Where the Red Fern Grows

Where the Red Fern Grows

The Story of Two Dogs and A Boy

Book - 1996
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For fans of Old Yeller and Shiloh, Where the Red Fern Grows is a beloved classic that captures the powerful bond between man and man's best friend.
 
   Billy has long dreamt of owning not one, but two, dogs. So when he's finally able to save up enough money for two pups to call his own--Old Dan and Little Ann--he's ecstatic. It doesn't matter that times are tough; together they'll roam the hills of the Ozarks.
   Soon Billy and his hounds become the finest hunting team in the valley. Stories of their great achievements spread throughout the region, and the combination of Old Dan's brawn, Little Ann's brains, and Billy's sheer will seems unbeatable. But tragedy awaits these determined hunters--now friends--and Billy learns that hope can grow out of despair, and that the seeds of the future can come from the scars of the past.
 
Praise for Where the Red Fern Grows
 
A Top 100 Children's Novel, School Library Journal ' s  A Fuse #8 Production
A Must-Read for Kids 9 to 14, NPR
Winner of Multiple State Awards
Over 7 million copies in print!
 
"A rewarding book . . . [with] careful, precise observation, all of it rightly phrased." -- The New York Times Book Review
 
"One of the great classics of children's literature . . . Any child who doesn't get to read this beloved and powerfully emotional book has missed out on an important piece of childhood for the last 40-plus years." -- Common Sense Media
 
"An exciting tale of love and adventure you'll never forget." -- School Library Journal
 
"A book of unadorned naturalness." -- Kirkus Reviews
 
"Written with so much feeling and sentiment that adults as well as children are drawn [in] with a passion." -- Arizona Daily Star
 
"It's a story about a young boy and his two hunting dogs and . . . I can't even go on without getting a little misty." -- The Huffington Post
 
"A brilliant literary work." --TeenInk.com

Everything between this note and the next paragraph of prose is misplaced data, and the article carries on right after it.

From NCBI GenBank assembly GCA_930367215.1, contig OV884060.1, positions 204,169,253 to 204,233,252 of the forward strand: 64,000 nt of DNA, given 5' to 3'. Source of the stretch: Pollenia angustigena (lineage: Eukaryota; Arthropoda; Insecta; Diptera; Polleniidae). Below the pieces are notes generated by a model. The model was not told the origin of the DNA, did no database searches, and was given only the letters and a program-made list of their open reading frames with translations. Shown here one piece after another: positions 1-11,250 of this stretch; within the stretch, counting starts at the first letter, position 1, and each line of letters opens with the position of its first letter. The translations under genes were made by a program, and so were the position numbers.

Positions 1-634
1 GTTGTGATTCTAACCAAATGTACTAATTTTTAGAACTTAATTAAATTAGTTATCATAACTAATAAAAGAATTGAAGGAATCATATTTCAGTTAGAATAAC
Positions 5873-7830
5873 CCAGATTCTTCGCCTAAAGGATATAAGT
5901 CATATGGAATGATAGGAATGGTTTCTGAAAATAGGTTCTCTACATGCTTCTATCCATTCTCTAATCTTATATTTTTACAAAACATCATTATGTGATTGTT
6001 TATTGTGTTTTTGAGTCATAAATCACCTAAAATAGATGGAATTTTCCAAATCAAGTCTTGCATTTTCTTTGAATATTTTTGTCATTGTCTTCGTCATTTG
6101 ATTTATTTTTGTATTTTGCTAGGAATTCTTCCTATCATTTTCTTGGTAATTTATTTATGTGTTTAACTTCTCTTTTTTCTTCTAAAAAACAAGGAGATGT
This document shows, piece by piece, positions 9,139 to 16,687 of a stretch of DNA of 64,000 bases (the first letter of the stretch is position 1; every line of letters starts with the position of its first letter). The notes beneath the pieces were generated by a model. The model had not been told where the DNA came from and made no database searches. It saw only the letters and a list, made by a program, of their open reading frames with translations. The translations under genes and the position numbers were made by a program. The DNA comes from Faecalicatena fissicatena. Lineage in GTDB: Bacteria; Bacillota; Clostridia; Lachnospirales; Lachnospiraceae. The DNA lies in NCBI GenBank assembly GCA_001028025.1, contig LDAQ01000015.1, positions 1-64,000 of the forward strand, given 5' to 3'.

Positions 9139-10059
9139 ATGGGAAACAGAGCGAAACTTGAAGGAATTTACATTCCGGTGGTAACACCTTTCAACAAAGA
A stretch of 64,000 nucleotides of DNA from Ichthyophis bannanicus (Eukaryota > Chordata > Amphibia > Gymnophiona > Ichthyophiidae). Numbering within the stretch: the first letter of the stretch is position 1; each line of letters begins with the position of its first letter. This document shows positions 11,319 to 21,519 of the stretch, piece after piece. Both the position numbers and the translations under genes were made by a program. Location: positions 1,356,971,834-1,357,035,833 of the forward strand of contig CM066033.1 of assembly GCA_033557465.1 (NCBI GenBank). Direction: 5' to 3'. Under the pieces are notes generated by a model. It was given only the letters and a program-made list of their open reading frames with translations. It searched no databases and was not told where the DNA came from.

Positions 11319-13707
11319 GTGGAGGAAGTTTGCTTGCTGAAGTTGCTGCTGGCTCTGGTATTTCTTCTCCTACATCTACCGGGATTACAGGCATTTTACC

"We tear up just thinking about it." -- Time on the film adaptation

Publisher: New York, N.Y. : Delacorte Press, 1996, c1961.
Edition: Delacorte edition
ISBN: 9780385323307
0385323301
Branch Call Number: j F RAWLS W
Characteristics: 212 pages ; 22 cm.

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Leannesoo
Aug 14, 2017

I loved this book. I read this when I was in grade 4 and I remember most of my class cried, including me. I would recomend this book to anyone and I am so happy my teacher assigned this book for our class.

s
shellydoan
Jun 07, 2017

My 5th grade teacher read this to my class years ago. I remember the entire class begging her to let us skip recess so we could find out what happens next. Now I'm reading it to my kids (4th and 6th graders). Amazing book (and an amazing 5th grade teacher!)

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Always_a_MarySue
Apr 04, 2017

This book is so amazing. I've read it so many times that I can't count them. The book is so sweet and touching. I've always loved dogs, but these dogs were amazing. I loved their relationship with Billy and with each other. I cried so hard at the end. I cry every time I read it. Love this book.

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PearlyBaker
Sep 29, 2016

For nearly 40 years now I believed this was the first novel I ever read. I just remember driving across the country facing backwards in a brown on tan 1972 station wagon and reading an incredible book about a boy hunting pheasants. After reading this, I'm pretty sure it must have been another book because this was just an average piece about hunting raccoons. For some reason my second book, One Flew Over the Cuckoo's Nest was not age appropriate but I loved it even more. I had no clue back then how Ken Kesey, mental illness and reading would all play such vital roles in my vocation and avocation over the years.

s
Smalm
Mar 11, 2016

I was read this book from a young age. I love this book so much, touches the heart and warms the soul. :) This is my most favorite book by far.

n
niku1234
Aug 04, 2013

This was an okay book. It was well written but was quite sad. Although i would have liked a happy ending, I was satisfied with the book.

l
lafing1
Apr 16, 2013

I first read this book at age 9, and have re-read it many times since then. It is a classic story, where childhood dreams are achieved through hard work and persistence.

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xinyiliu
Feb 05, 2013

It is pretty good. The ending is sad, but not that sad. In classic books someone always dies.

lakevilla_IDOL Nov 26, 2012

This book is about a young boy who saves up his money for two hunting dogs. The dogs and the boy go through the good and the bad together. Their love grows for eachother. The ending of this book is sad, but it is very touching.

meenkyujung May 31, 2012

This is a very sad story but very well written and also adventureous.